DON'T LEAVE AN ELEPHANT TO GO AND CHASE A BIRD

Anancy Spiderman leaves his house one day and through simple acts of kindness increases his wealth before abruptly losing it again. It all begins, according to Berry (Celebration Song, 1994, etc.), when Skygod gives Anancy a corn cob. Anancy bestows it upon the hungriest woman he has ever seen, who gives him water in return. He offers the water to a "sweating family" digging in a hot field; they give him a yam. The yam becomes food for a coal- eating blacksmith, who gives Anancy a tool. His travels continue until he has an elephant, which he loses when he chases a bird. In this case, the journey's the thing: Anancy's path takes readers through Grifalconi's stylized scenes of the African countryside, where bright, batik-like patterns contrast with the solemn brown faces and careworn postures of the people. This is not the first time Berry has tangled with Spiderman Anancy (1989) and readers will hope it's not his last. A vivid tale and a welcome, polished pairing of author and illustrator. (Picture book. 5-8)

Pub Date: Jan. 1, 1996

ISBN: 0-689-80464-4

Page Count: 32

Publisher: Simon & Schuster

Review Posted Online: May 20, 2010

Kirkus Reviews Issue: Dec. 15, 1995

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An engaging mix of gentle behavior modeling and inventive story ideas that may well provide just the push needed to get some...

RALPH TELLS A STORY

With a little help from his audience, a young storyteller gets over a solid case of writer’s block in this engaging debut.

Despite the (sometimes creatively spelled) examples produced by all his classmates and the teacher’s assertion that “Stories are everywhere!” Ralph can’t get past putting his name at the top of his paper. One day, lying under the desk in despair, he remembers finding an inchworm in the park. That’s all he has, though, until his classmates’ questions—“Did it feel squishy?” “Did your mom let you keep it?” “Did you name it?”—open the floodgates for a rousing yarn featuring an interloping toddler, a broad comic turn and a dramatic rescue. Hanlon illustrates the episode with childlike scenes done in transparent colors, featuring friendly-looking children with big smiles and widely spaced button eyes. The narrative text is printed in standard type, but the children’s dialogue is rendered in hand-lettered printing within speech balloons. The episode is enhanced with a page of elementary writing tips and the tantalizing titles of his many subsequent stories (“When I Ate Too Much Spaghetti,” “The Scariest Hamster,” “When the Librarian Yelled Really Loud at Me,” etc.) on the back endpapers.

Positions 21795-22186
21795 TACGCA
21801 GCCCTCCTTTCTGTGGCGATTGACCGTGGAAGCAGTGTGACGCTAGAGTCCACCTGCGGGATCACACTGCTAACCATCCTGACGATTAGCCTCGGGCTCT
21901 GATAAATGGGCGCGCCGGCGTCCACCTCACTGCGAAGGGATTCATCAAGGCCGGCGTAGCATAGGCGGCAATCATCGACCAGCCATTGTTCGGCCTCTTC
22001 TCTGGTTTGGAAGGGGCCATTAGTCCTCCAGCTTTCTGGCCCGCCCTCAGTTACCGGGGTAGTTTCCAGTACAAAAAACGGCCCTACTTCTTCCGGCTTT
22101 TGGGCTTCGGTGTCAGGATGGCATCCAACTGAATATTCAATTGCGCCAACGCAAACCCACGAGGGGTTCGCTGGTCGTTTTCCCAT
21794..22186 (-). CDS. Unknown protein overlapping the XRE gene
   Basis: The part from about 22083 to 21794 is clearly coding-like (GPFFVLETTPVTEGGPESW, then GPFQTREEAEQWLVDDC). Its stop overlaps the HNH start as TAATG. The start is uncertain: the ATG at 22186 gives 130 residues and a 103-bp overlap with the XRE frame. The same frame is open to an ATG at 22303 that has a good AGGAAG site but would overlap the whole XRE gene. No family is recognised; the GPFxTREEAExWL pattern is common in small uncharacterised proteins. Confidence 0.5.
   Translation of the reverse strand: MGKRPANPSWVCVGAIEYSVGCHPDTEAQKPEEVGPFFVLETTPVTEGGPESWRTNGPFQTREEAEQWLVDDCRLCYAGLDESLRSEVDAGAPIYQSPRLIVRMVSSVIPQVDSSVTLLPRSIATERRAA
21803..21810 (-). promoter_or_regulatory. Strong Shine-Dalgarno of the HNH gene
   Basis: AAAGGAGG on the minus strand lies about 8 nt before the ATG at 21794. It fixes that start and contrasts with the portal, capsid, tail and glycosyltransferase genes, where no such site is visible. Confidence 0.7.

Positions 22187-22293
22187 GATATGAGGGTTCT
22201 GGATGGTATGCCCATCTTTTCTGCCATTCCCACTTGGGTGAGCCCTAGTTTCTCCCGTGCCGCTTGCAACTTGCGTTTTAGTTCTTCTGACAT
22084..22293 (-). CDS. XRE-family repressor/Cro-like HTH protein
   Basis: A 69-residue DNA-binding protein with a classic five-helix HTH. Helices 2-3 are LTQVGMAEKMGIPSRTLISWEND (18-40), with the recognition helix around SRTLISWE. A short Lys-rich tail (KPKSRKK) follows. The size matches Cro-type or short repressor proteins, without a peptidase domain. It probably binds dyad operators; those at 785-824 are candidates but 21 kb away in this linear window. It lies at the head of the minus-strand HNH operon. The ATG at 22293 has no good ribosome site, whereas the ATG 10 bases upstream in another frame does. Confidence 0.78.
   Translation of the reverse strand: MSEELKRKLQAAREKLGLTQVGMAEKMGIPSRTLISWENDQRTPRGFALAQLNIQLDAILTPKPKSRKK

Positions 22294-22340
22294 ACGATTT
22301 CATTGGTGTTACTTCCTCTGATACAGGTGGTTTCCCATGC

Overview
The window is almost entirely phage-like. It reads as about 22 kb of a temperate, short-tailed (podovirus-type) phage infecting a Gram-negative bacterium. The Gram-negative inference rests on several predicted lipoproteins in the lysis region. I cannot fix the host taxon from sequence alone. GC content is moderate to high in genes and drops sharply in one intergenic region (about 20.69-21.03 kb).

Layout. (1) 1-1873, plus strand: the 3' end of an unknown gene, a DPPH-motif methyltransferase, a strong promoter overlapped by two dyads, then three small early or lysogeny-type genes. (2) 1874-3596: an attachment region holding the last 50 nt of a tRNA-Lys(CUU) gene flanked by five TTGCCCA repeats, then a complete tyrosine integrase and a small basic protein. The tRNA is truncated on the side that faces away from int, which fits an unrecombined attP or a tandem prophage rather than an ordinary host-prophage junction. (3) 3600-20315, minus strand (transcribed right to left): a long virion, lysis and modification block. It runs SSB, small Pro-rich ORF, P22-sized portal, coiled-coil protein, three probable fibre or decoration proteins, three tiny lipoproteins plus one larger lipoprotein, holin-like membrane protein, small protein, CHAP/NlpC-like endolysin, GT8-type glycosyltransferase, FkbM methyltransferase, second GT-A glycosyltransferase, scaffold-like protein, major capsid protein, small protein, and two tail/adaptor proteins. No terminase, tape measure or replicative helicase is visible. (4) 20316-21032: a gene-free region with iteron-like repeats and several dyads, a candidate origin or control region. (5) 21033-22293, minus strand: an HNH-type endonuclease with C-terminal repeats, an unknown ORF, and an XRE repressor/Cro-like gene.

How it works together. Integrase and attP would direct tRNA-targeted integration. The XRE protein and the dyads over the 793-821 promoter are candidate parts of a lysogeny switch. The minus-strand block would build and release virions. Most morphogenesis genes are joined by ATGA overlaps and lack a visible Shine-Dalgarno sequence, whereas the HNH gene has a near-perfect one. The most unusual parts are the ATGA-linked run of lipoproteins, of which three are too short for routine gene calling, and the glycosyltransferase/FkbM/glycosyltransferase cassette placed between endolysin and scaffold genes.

An engaging mix of gentle behavior modeling and inventive story ideas that may well provide just the push needed to get some budding young writers off and running. (Picture book. 6-8)

Pub Date: Sept. 18, 2012

ISBN: 978-0761461807

Page Count: 32

Publisher: Amazon Children's Publishing

Review Posted Online: Aug. 22, 2012

Kirkus Reviews Issue: Sept. 1, 2012

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LAST DAY BLUES

From the Mrs. Hartwell's Classroom Adventures series

One more myth dispelled for all the students who believe that their teachers live in their classrooms. During the last week of school, Mrs. Hartwell and her students reflect on the things they will miss, while also looking forward to the fun that summer will bring. The kids want to cheer up their teacher, whom they imagine will be crying over lesson plans and missing them all summer long. But what gift will cheer her up? Numerous ideas are rejected, until Eddie comes up with the perfect plan. They all cooperate to create a rhyming ode to the school year and their teacher. Love’s renderings of the children are realistic, portraying the diversity of modern-day classrooms, from dress and expression to gender and skin color. She perfectly captures the emotional trauma the students imagine their teachers will go through as they leave for the summer. Her final illustration hysterically shatters that myth, and will have every teacher cheering aloud. What a perfect end to the school year. (Picture book. 5-8)

Pub Date: Feb. 1, 2006

ISBN: 1-58089-046-6

Page Count: 32

Publisher: Charlesbridge

Review Posted Online: May 20, 2010

Kirkus Reviews Issue: Jan. 15, 2006

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